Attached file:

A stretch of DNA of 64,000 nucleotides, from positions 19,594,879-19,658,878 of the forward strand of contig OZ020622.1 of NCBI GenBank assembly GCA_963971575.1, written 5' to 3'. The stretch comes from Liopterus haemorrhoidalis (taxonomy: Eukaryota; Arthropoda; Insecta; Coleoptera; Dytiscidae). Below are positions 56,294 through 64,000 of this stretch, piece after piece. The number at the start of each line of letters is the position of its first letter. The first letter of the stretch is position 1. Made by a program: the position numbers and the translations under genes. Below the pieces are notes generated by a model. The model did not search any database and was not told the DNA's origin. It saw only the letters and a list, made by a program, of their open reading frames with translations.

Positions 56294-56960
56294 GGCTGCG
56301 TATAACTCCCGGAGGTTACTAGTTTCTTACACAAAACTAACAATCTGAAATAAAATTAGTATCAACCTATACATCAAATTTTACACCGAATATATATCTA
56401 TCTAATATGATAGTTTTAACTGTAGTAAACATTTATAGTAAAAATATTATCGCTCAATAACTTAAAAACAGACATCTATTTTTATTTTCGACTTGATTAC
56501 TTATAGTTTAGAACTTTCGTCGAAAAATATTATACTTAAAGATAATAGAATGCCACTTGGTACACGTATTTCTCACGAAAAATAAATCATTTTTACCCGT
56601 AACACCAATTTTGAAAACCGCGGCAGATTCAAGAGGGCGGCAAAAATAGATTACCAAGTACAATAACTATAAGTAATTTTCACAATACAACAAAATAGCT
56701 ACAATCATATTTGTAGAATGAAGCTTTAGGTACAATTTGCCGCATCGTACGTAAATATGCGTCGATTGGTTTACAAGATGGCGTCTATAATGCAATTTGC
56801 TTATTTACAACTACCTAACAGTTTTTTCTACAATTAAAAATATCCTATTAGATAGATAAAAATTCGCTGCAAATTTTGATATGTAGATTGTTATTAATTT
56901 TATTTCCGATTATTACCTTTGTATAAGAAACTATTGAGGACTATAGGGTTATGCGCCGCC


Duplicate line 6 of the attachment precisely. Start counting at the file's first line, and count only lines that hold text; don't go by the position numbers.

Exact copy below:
56501 TTATAGTTTAGAACTTTCGTCGAAAAATATTATACTTAAAGATAATAGAATGCCACTTGGTACACGTATTTCTCACGAAAAATAAATCATTTTTACCCGT